A research team at National University of Singapore (NUS) has built a "smart mouthguard" that can interpret and convert bite patterns into instructions to control electronic devices, such as smartphones, computers, and wheelchairs. It is touted to address limitations of current assistive technologies that require certain conditions to operate effectively.
Weighing 7 grams, the mouthguard also requires less training experience compared to existing assistive technologies, according to the NUS researchers. The "bite-controlled optoelectronic system" was designed by researchers from the university's Department of Chemistry alongside collaborators from China's Tsinghua University, NUS said.
The Singapore university noted that current assistive technologies offered people with disability independence, but had drawbacks. Voice recognition, for instance, needed significant operating memory and environments that were not noisy, while eye-tracking technologies required a camera to be mounted in front of the user, causing fatigue.
Brain-computer interfaces, which had improved in recent years, remained invasive and required cumbersome wired instruments, NUS said. Developed to aid people with limited dexterity or neurological disorders, assistive technologies currently were subject to environmental interference, costly to acquire and maintain, and lacked control accuracy.
In comparison, dental occlusion created unique patterns, provided precision control, and required minimal skill. The NUS researchers looked to leverage these traits when they developed their assistive technology.
Embedded with pressure sensors, the smart mouthguard can detect bite patterns and translate these into data inputs with an accuracy rate of 98%, according to NUS.
The sensors contain contact pads with an array of different coloured phosphors, which are substances that emitted light in response to pressure. With each bite, the contact pads mechanically deform and emit light in different colours and levels of intensity. These are measured and analysed using machine learning algorithms. The data then is used to remotely control and operate the electronic device.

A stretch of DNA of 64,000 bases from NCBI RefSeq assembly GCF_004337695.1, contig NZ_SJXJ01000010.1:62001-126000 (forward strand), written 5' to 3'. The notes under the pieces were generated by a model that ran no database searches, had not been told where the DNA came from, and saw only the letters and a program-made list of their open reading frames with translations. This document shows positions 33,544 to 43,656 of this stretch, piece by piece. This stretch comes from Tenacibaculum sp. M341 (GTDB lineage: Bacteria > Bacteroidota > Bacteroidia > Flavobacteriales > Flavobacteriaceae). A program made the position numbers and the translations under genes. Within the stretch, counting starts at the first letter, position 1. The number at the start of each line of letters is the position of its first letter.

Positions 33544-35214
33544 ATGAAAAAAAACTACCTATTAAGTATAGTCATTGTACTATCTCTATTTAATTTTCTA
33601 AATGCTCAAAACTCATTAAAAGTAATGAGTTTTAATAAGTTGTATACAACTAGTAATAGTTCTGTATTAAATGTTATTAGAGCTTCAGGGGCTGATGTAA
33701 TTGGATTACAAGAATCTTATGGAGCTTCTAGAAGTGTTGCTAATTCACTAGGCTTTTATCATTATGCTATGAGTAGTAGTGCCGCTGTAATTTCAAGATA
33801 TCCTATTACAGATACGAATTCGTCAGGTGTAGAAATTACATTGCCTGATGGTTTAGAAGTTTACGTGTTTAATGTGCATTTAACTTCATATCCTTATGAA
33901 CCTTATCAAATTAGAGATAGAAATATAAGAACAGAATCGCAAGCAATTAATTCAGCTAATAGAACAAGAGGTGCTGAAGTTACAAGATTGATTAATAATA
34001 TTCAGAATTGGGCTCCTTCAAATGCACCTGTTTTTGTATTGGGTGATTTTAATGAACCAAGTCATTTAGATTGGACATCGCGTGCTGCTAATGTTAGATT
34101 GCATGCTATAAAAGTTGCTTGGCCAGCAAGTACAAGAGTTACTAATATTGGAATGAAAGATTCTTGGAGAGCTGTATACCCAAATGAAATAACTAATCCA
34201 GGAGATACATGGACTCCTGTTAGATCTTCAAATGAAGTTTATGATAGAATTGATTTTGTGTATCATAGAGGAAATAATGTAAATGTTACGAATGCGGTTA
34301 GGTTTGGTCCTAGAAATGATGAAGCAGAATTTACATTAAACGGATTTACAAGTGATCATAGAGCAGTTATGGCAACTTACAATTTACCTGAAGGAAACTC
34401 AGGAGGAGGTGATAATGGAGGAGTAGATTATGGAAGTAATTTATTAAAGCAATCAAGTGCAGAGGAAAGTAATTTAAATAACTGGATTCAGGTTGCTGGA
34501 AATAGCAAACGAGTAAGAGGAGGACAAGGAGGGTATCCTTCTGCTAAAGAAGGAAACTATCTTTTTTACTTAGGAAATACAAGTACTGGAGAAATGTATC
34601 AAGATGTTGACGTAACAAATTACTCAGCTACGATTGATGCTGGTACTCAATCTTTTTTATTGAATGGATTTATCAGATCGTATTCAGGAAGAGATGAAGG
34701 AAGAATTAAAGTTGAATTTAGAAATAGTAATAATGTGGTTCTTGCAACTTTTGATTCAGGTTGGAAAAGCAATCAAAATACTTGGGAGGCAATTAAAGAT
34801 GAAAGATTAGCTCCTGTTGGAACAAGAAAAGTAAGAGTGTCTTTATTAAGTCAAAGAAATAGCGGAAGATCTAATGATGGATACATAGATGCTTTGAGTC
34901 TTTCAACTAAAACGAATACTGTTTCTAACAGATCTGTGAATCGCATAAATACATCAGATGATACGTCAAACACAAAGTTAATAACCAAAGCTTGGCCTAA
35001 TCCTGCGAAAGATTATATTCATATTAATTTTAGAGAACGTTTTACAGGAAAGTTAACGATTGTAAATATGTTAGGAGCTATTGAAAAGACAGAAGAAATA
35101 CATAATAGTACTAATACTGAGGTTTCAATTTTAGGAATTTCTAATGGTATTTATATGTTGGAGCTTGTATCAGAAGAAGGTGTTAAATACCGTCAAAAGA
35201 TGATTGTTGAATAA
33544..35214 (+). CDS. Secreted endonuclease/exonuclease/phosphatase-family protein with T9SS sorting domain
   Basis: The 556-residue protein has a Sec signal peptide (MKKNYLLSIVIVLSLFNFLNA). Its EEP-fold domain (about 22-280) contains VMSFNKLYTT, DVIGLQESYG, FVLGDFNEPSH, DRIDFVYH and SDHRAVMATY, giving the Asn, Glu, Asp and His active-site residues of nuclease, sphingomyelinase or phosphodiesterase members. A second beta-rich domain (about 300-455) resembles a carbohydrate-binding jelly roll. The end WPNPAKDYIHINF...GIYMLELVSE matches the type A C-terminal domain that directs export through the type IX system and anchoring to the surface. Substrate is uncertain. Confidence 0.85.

According to NUS, the mouthguard potentially could be used to facilitate healthcare devices, such as smart electronic skin, as well as dental diagnosis.
"We have demonstrated that our novel sensors can distinguish mechanical deformations, including strain, compression and bending, making them applicable to multifunctional mechanical sensing applications, such as miniaturised force sensing, flexible electronics, artificial skin, and dental diagnosis," said Liu Xiaogang, who led the NUS research team.
Costing SG$100 ($69.75) to produce in the lab, the smart mouthguard could cost substantially less to manufacture in mass production, the researchers said. The mouthguard also could be designed to fit users with different tooth patterns or who wore dentures, they added.
The NUS team currently is looking for opportunities to validate the device in a clinical setting, such as nursing homes and care centres.